As a stand-alone film, it was quite a spectacle, showcasing Thor as the mighty warrior he is and how he and his fellow Asgardian combatants are there to keep peace within the Nine Realms. Instead of keeping most of the film on Earth, as it was in the first movie, we get more of the Asgard landscape and scenery, looking as mesmerizing as ever. The funeral scene in the Asgard Ocean is quite beautiful, giving us a good balance between the splendor of the scenery and the depressing interval for the characters.

Chris Hemworth, returning as Thor, is really making this character his own, not hamming it up, but playing the part seriously. Because, how easy could it be to telephone the part in as you realize you’re playing a guy who runs around in a cape and beating up pretend monsters with a big hammer? He takes the mythology earnestly and gives us a Shakespearean-esque hero we can all cheer for, and I think he realizes what these superheroes mean to most of the fans who are devotees of the comic books these movies represent.

Tom Hiddleston, as Loki, pretty much takes over any scene he’s featured in. He undeniably provides the balance this film needs for the audience to step back and see a little flippancy in the story. We still understand he’s the villain that caused all the chaos in New York within the Avengers film, as we see reactions from each character he comes into contact with who was
affected by what Loki did. But Loki is still his impish self, not giving a care or feeling contrite, even when he’s called upon to help Thor out. Hiddleston still portrays that roguish part without cheating us into changing his character to some sort of compassionate hero. What he does, he does to get himself ahead, but there’s still love for his mother and brother, and Hiddleston nails that inner battle within Loki.

Once again, the supporting cast returns to move the plot along. Natalie Portman returns as Thor’s love interest, Jane Foster, still studying the anomalies found on Earth. Jane’s assistant, Darcy (Kat Dennings), along with Dr. Erik Selvig (Stellan Skarsgård), both return for a little bit of comic relief, especially Skarsgård’s character who’s still dealing with what happened to him during the attack on New York in the Avengers film—his actions in this film are pretty funny. Not seen as much as they were in the first film is Jaimie Alexander as Sif, Ray Stevenson as Volstagg, Tadanobu Asano as Hogun, Rene Russo as Thor’s mother, Frigga, and taking over as Fandral is Zachary Levi.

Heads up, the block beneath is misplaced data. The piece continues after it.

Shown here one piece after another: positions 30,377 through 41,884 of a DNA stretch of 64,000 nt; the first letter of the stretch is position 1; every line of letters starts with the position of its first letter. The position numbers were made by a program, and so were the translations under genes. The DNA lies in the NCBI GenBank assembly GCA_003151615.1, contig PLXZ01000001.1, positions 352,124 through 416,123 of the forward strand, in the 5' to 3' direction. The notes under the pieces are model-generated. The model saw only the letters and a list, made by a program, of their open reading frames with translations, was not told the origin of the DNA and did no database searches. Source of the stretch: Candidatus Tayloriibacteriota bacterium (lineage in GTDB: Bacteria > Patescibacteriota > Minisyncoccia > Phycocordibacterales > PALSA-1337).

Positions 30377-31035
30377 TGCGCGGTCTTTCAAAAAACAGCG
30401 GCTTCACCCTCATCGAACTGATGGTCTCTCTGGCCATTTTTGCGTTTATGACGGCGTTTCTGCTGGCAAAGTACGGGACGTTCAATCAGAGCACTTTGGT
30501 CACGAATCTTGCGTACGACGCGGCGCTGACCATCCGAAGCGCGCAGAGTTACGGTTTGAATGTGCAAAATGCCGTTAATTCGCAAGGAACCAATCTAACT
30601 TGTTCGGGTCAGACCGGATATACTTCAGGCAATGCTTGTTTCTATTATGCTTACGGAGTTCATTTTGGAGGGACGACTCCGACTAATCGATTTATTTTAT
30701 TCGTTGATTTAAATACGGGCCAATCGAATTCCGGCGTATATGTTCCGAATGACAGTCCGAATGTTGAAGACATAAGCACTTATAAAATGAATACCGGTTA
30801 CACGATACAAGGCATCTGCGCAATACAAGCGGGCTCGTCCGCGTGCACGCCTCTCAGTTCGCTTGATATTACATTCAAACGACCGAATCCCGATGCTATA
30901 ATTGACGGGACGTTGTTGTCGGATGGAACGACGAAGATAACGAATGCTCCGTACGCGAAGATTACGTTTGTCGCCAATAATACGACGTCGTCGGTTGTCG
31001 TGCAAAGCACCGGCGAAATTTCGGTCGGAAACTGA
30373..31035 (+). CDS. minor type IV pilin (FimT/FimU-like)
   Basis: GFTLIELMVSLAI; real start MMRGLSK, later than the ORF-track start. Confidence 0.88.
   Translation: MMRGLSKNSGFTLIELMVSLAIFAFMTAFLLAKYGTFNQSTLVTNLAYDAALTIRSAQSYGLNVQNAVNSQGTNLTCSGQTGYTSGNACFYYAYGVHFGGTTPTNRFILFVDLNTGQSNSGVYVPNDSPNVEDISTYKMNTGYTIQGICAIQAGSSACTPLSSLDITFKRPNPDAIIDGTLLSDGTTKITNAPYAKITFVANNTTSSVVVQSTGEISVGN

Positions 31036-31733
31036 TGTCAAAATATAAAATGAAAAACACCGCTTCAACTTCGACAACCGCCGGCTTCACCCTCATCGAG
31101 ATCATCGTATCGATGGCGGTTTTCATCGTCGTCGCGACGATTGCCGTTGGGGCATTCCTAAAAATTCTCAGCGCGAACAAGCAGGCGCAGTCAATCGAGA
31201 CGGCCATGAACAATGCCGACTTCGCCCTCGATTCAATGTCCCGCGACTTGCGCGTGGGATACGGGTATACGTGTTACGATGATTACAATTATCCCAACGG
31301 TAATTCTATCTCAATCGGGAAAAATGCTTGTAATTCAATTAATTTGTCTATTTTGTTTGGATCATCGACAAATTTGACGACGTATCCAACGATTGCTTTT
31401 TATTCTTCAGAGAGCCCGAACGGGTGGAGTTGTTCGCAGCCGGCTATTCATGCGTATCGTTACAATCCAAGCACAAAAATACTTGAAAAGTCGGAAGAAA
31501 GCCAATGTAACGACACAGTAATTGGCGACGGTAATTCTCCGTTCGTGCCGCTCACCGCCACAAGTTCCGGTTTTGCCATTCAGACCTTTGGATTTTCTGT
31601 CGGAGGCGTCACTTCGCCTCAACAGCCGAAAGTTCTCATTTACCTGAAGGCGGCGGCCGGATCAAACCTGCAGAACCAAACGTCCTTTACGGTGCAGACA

Yes, overall, the film is grand in scale—especially all the scenes in Asgard—and the action is intense. The special effects are pretty spectacular with the ideas behind them well thought out. I love those grenades the villains throw around that create small black holes that suck their enemies in to implode or explode them—really cool. One cameo to look out for is a nice walk-on and sudden entrance of another hero (but it’s not really him) which is awesome, yet funny, as it takes place in Asgard and totally out of place. Another surprise appearance (well…maybe not a surprise), who is a staple in most Marvel films, is a cameo of Stan “The Man” Lee in a hilarious scene that made me giggle.

So, what’s my final “bit” on Thor: The Dark World?

The saga continues, giving us a sense of hope that the heroes will all be around and sharing the same space of the world and universe with one another! It’s an awesome display of how each movie works with the next, yet stands alone as a single superhero film! You do need a bit of knowledge from each subsequent film—or at least The Avengers—but I think if you’re jumping into this film, you’ve already invested yourself in the whole kit and caboodle. I think every generation needs a big fantasy world, like what Star Wars or The Matrix gave us, and Marvel is definitely giving us the 21st century equivalent of that. If you haven’t seen the three Iron Man movies, The Incredible Hulk, Thor and Captain America stand-alones, and, of course, 2012’s The Avengers…then what are you waiting for? Pick them up, watch them in order of release dates, and then finish it up with Thor: The Dark World. It’s a superhero world that will never be matched!

Thanks for reading and I welcome any comments!

You can also tweet to me on Twitter: @CinemaBits.